March 16, 2023
Guitar pedals are simple beasts for the most part, but there’s plenty to understand when it comes to how they do what they do. You don’t necessarily need to understand them to use them, but a little deeper dive might help achieve the sounds you want quicker, and possibly help you avoid or solve problems faster. Or perhaps you’re just curious. Either way, let’s dive into the anatomy of a guitar pedal here.
There are four main components of a guitar pedal: the enclosure, the connectors, the knobs and/or switches, and the circuit board.
Pedal enclosures are typically made of aluminum or steel and serve to house the electronic components that make up the pedal. The enclosure plays a critical role in protecting the circuit board and other sensitive parts from damage, as well as shielding them from electromagnetic interference. These enclosures are built to be durable and long-lasting, with many featuring a powder-coated finish that resists scratches and corrosion. Enclosures can vary in size depending on the number of components they need to house, but most feature a standard rectangular shape with screw holes for mounting the various parts inside. Carvin’s MACH100 100W Stereo Pedal Amp, for example, is housed in a standard 2.9”x4.9”x1.7” enclosure.
Obviously, the knobs give you control over settings on your pedal such as volume, tone, gain, modulation, wet/dry mix, and so on. Control knobs are typically standard potentiometers with plastic tops. Meanwhile, pretty much every pedal is equipped with a footswitch (that’s the point after all!) that you can stomp on while you play to toggle the effect on and off.
Typically made of durable metal, footswitch construction typically starts with the underlying mechanism made of springs, contacts, and wiring, all of which must withstand years of maniacal stomping. The interface portion (the part you mash) is usually built as a super durable metal button, but can also be a bigger mechanism covering the width of the enclosure, such as in certain classic distortion pedals.
There are two basic categories of footswitch: momentary and latching. A latching switch, such as the one on the MACH100, is a simple toggle. Press it once, the effect stays on. Press it again, it turns off. A momentary switch only stays engaged while you hold it down. Think wah pedals or tremolo as examples.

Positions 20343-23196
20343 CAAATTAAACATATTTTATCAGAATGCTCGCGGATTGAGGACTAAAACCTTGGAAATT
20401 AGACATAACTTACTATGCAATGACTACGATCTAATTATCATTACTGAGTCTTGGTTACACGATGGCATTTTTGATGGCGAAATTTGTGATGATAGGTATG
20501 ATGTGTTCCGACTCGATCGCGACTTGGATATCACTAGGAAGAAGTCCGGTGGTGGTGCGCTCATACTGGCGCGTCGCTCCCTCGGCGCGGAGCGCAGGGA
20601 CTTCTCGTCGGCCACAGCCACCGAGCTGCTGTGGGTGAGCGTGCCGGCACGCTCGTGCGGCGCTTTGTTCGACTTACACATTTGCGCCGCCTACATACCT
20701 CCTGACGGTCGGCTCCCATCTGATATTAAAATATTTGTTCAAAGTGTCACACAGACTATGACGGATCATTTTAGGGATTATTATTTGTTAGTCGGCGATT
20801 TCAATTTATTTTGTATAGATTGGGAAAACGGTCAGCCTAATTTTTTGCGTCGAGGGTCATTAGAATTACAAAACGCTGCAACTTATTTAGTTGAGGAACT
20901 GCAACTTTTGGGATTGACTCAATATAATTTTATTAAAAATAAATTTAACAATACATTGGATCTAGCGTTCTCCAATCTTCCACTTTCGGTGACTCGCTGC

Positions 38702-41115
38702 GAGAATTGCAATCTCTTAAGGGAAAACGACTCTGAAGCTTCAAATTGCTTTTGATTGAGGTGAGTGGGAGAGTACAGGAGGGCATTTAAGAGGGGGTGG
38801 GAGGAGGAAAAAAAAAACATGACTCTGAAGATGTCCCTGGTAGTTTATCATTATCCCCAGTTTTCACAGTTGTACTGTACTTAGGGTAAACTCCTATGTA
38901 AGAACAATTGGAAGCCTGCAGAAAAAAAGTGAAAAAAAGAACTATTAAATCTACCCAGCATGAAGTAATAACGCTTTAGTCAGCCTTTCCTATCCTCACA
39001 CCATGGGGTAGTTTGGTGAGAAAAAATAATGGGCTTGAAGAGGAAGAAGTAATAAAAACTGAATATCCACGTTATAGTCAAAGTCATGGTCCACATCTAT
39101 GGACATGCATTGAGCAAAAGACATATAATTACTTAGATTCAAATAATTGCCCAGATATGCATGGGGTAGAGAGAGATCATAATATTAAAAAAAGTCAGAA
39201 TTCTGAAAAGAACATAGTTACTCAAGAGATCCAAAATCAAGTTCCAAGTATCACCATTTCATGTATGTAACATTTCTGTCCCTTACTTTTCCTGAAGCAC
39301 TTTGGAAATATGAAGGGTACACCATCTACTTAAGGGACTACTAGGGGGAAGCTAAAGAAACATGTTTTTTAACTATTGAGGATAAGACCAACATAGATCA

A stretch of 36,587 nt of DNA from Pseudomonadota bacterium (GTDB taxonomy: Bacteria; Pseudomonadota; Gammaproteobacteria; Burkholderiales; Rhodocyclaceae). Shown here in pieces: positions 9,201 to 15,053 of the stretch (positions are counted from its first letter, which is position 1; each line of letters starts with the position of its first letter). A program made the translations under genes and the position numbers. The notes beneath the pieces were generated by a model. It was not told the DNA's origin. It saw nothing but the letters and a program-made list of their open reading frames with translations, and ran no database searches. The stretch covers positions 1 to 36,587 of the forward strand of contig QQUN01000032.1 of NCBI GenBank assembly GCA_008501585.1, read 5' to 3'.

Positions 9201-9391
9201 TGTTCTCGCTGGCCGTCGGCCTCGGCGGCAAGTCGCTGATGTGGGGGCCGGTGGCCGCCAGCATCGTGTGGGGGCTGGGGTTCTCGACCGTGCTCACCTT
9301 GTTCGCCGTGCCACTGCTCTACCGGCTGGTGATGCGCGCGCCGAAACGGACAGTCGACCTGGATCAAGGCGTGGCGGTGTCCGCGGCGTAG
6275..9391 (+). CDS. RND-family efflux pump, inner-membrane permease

On most pedals, you’ll find quarter-inch tip-sleeve (aka mono) female jacks for input and output. Typical single-channel effects pedals have one input and output, but you could find any number of other jacks. For example, Carvin’s VLD1 Legacy Drive Preamp Pedal has mono input and output jacks as well as a bypass jack and an extra footswitch input.
Input can be taken from the guitar or from another pedal (designed this way so you can chain them), and output can go to another pedal or to a direct box like Carvin’s FDR60 for interface with a sound system.
Generally, inputs have high impedance levels and outputs have low impedance levels. The reason this is good to understand: you can indeed use the wrong cable. To bottom line it, use instrument cables, not speaker cables. You’re not going to blow yourself up using mismatched cabling, but you could severely affect your sound quality.
The circuit board is the heart of any pedal. The board contains all electrical components such as transistors, capacitors, resistors, diodes and integrated circuits (ICs). They’re typically made from fiberglass or phenolic material with copper traces that connect the components together. The components are soldered onto the board and connected to each other via these traces.
There are two main types of circuit board designs for guitar pedals: through-hole and surface mount. Through-hole designs have larger component leads that pass-through holes in the board and are soldered on both sides. Surface mount designs have smaller components that sit on top of the board and are soldered to pads on one side.
Pedals are rugged and built to withstand rough handling, but that doesn’t mean circuit boards are indestructible. Some care is necessary. It's important to keep the board clean and free of debris or moisture that could cause damage or interfere with connections. So keep your pedals dry, blow the dust out occasionally, and avoid touching the board with your fingers as oils from your skin can cause corrosion over time.
And that’s about it! Guitar pedals are pretty simple creatures on the surface, but underneath there’s quite a bit that goes into them. It doesn’t take an electrical engineer to use one, of course, but having a basic understanding of what your pedal is made of is at least a little fun, and can help you maximize the life and function of your rig.
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